So, not only did Putin succeed in weakening America, his ultimate personal foe, but he got to personally hurt a person he despises for her strength-Mrs. Clinton.
I, for one, am of the mind that if a Russian President hates someone, then we should probably rally around that person. But I’ll digress.
Oh! And remember all of the videos being cut up and passed around online showing Hillary Clinton coughing, being helped after a fall, or any of the other embarrassing things that cameras have captured over her many years in the public eye? Yea, Fox News ran that story too. Every night during that time, is she capable of being President? Now, remember when then-candidate Trump said, during a live Presidential Debate, that she does’t have the stamina to be President? Well see, that’s one, easy, example of how this disinformation on the internet infects our political perception.
This same stuff is already being crafted and distributed about the current candidate. So these practices aren’t going away, in fact they’re only going to increase and get more sophisticated.
But terrifyingly, it doesn’t just stop there now. These conspiracies, this disinformation is, A) still being produced and B) now actually being amplified by members of congress themselves. People in the governing body aren’t even sophisticated enough to distinguish it anymore. This, to me, is what is so dangerous about Trump’s twitter feed-this is quite literally propaganda. By definition. And how many millions of people read them as fact? This is the devastating effect on our society. Fathers and son’s can’t talk, mothers and daughters fight needless- because two humans no longer share a baseline from which to relate. They are on two entirely different planes.
This is because of the internet.
How we bridge this gap and help bring people back down to share a reality is a question too big for me to answer. But I think the first step is to just pause and ruminate on all of this. Think about what it means to you.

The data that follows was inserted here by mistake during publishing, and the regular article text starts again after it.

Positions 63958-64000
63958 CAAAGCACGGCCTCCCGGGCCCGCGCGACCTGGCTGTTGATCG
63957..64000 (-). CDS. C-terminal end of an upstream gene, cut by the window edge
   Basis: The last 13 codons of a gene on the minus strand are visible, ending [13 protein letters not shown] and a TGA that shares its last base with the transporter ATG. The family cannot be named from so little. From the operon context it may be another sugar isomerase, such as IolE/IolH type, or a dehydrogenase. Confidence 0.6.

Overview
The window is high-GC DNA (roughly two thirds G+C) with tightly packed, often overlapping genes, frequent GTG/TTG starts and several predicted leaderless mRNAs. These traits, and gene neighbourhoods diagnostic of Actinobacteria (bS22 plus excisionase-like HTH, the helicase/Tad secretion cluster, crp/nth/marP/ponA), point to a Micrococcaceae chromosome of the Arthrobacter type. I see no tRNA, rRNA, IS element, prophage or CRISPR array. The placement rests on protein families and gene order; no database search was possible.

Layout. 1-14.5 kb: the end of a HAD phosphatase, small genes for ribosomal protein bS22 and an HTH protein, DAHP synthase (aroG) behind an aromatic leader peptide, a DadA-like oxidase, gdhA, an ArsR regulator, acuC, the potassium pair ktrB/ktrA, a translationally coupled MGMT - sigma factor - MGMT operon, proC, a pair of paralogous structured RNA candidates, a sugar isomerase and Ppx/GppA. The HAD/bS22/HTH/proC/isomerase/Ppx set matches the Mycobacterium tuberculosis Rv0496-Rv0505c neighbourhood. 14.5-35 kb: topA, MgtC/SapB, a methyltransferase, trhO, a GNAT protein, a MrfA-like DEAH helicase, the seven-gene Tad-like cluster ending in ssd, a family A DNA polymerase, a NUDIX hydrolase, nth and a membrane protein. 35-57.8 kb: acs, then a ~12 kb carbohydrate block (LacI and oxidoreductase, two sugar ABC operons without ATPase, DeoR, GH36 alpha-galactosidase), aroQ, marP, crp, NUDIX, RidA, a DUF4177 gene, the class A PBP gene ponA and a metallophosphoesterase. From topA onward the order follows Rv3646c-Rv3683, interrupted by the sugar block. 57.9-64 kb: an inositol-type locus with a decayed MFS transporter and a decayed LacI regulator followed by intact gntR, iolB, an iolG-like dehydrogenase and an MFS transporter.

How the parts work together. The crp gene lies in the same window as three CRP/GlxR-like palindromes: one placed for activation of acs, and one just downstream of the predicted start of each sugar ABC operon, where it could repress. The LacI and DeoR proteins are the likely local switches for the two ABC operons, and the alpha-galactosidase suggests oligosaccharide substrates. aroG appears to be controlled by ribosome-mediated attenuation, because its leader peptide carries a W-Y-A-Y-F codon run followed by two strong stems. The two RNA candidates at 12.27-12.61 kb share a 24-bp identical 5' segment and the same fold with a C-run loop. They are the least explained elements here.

Actually acknowledge that yes, our existence IS being affected by this thing called the internet. Something that I wasn’t even sure was possible before I asked myself this question and listened to NYT’s Rabbit Hole.
The internet itself has grown and matured over the years, methods and techniques for getting people to do x or y have grown and matured along with it. Algorithms run the internet now, and data runs political campaigns.Why do you think the Wall Street Journal costs $36 dollars per month. Information is valuable now. That’s why all you run into is garbage on YouTube and forums etc. Watch Hacked on Netflix, it’s shocking and disturbing- honestly it’s terrifying. And we aren’t even having this conversation in the country right now, we are too busy focusing on our own President’s feelings. While we have very real problems to fix and threats to address . We haven’t been brave enough, or nonpartisan enough, to have this conversation.
But I’m praying tens of thousands of dead Americans and this election serves as something of a purge in not only government but of our perception of things. There has been such fundamental and massive failures in our governing body since 9/11, perhaps NOW is FINALLY the time we stop giving our attention to people who divide us or campaign on being strong man or those with the intent of weakening our governing body, or those who would rather pull us back into the past. The wheels of progress always turn forward.
Writing this makes me ask a question though, what if you are a person who didn’t get to go to college, who reads zero journalism and instead subscribes to newsletters from a website, or listens to a radio station or podcast and when they get home they put on television to get the days news. What happens to that kind of person? Well, first, that’s most people. Most people do not subscribe to actual journalism anymore. Sadly. And the internet is also to blame there. For some reason it was like the California gold rush to move all of life online, not being sensitive to the inherent cannibalistic nature of capitalism. It was inevitable that newspapers would evaporate. But what we don’t think about enough, and something that was not guaranteed-was how we would get sold on and sucked into skewed sources of information, sometimes entirely artificial. . Jefferson and Madison wouldn’t be happy, our entire lasting (and envied) system of government was created off of the back of information. Jefferson whole heartedly believed that if an an enlightened people can make decisions as the facts presented themselves-well then that people would always be free and never under the guise of tyranny. That’s America. That’s what the American system of government is based on. So, you have to ask yourself- what happened?